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Caladiums combine colorful arrowhead-shape leaves with easy growth requirements to star in containers and shade gardens from June through fall. Plant them in part shade or where they will receive filtered sun; bright sun can scorch their leaves. Those large leaves can also be damaged by strong winds, so site accordingly. Pair caladiums with ferns, hostas, and other shade perennials in the landscape. They thrive in containers and are especially striking when planted alongside begonia, fuchsia, and impatiens.
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garden plans for Caladium
Caladium Care Must-Knows
Caladiums grow best in warm, moist, organically-rich acidic soil. For that reason, don't plant these heat-lovers too early in the growing season. Early planting in cool earth results in slow growth and tuber rot as the tubers sit for long periods of time in moist soil. A good rule of thumb is to plant caladium tubers in the soil around the time you plant okra seed in the garden or set out tomato transplants in cool regions. A soil temperature of 70 degrees Fahrenheit is preferred. Plant tubers so their puckered or knobby sides are up, placing them 2 inches below the soil surface and 10 to 12 inches apart. Water plants frequently, keeping soil evenly moist but not saturated. Caladiums will rot in consistently soggy soil.
The key to an eye-catching caladium planting is quantity. Plant at least three caladiums together for a bold statement. If you have space, a mass planting of five or seven plants is even better. Choose one variety and situate plants about 10 inches apart for a colorful show.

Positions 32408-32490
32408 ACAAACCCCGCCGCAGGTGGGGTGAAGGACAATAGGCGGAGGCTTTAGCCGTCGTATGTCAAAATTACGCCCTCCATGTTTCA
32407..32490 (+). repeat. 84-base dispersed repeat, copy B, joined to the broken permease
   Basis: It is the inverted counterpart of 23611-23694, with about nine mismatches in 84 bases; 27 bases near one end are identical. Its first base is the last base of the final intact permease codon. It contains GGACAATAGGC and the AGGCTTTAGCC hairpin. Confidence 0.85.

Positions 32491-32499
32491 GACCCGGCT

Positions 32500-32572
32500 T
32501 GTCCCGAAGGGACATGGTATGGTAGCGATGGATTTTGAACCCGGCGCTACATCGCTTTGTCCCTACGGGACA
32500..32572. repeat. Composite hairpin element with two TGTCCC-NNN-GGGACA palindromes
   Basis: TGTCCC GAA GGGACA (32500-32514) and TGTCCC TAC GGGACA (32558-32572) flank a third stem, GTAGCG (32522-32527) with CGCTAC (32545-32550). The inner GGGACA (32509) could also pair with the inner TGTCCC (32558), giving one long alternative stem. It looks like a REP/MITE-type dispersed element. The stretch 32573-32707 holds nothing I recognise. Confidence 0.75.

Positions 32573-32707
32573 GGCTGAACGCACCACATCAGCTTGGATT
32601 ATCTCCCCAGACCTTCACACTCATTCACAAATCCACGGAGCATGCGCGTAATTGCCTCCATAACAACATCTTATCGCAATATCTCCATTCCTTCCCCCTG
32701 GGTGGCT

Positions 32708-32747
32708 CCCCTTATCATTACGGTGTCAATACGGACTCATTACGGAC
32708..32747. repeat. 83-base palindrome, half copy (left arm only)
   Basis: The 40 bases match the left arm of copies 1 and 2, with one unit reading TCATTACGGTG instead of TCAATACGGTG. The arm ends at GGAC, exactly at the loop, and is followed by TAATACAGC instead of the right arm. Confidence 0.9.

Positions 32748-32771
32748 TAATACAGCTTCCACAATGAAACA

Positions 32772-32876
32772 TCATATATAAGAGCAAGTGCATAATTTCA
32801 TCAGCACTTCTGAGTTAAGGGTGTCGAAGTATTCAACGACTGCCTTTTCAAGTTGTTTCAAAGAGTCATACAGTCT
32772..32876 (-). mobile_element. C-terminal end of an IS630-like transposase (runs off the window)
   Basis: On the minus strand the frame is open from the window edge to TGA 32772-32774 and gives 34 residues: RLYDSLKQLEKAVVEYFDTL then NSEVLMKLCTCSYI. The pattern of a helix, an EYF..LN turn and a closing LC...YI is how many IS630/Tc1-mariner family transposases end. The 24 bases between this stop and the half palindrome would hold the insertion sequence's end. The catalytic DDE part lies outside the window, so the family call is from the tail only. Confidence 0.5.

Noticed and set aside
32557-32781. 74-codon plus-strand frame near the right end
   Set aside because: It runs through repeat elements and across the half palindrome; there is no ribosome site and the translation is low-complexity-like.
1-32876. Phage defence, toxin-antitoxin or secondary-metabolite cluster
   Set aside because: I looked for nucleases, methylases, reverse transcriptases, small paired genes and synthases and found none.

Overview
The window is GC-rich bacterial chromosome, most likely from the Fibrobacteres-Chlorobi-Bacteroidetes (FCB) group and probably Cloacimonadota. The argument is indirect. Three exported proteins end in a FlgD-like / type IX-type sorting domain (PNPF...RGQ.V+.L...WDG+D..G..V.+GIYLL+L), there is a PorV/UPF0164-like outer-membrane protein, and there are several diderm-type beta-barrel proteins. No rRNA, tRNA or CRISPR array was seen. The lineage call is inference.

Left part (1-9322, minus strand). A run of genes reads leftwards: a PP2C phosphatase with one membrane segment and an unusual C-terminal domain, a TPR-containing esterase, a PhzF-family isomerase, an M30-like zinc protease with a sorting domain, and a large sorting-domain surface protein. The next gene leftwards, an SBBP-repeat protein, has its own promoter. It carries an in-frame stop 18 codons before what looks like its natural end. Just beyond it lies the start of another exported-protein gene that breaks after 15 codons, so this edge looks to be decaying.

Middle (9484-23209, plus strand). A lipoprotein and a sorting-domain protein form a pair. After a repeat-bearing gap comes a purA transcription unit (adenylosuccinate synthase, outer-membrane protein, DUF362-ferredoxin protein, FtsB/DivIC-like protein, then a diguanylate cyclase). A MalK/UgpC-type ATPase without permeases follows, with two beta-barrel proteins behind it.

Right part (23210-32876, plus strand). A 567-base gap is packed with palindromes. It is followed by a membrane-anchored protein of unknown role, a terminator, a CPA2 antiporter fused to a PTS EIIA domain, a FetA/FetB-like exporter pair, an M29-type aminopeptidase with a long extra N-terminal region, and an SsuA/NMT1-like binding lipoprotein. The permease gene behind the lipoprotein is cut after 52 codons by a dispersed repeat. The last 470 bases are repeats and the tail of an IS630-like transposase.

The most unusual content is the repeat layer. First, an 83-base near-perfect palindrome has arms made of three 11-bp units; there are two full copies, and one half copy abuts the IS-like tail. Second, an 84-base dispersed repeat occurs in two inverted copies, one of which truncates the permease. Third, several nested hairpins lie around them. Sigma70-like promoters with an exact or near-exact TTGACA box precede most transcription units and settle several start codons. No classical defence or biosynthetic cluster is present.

Provide caladium plants with regular moisture, and never let the soil dry out completely. Fertilize plants every couple of weeks with a liquid fertilizer to promote strong foliage growth. Keep your eyes open for slugs and snails that may chomp holes in the leaves.
Caladiums are hardy in Zones 9–10. In all other Zones you can save tubers for planting the following year by digging them up at the end of the growing season. (Caladiums planted in a container can stay there as long as the container is brought inside.) Overwintered tubers often grow smaller foliage than new tubers, so many gardeners choose to start with fresh plants every season.
When overwintering caladium tubers, dig them up in fall before the leaves have lost all color. Dry the tubers by spreading them out in a cool, dry place, such as a garage floor, for a week or two. Cut dry foliage from the tubers and remove all dry soil, then pack them in dry peat moss for storage. Arrange the tubers in peat moss so they do not touch each other, and store them where temperature will not drop below 45 degrees Fahrenheit.
Once reserved for shade gardens, caladiums now come in sun-tolerant varieties that stand up to bright days. Grow sun-tolerant caladiums in areas that receive bright morning sun and afternoon shade.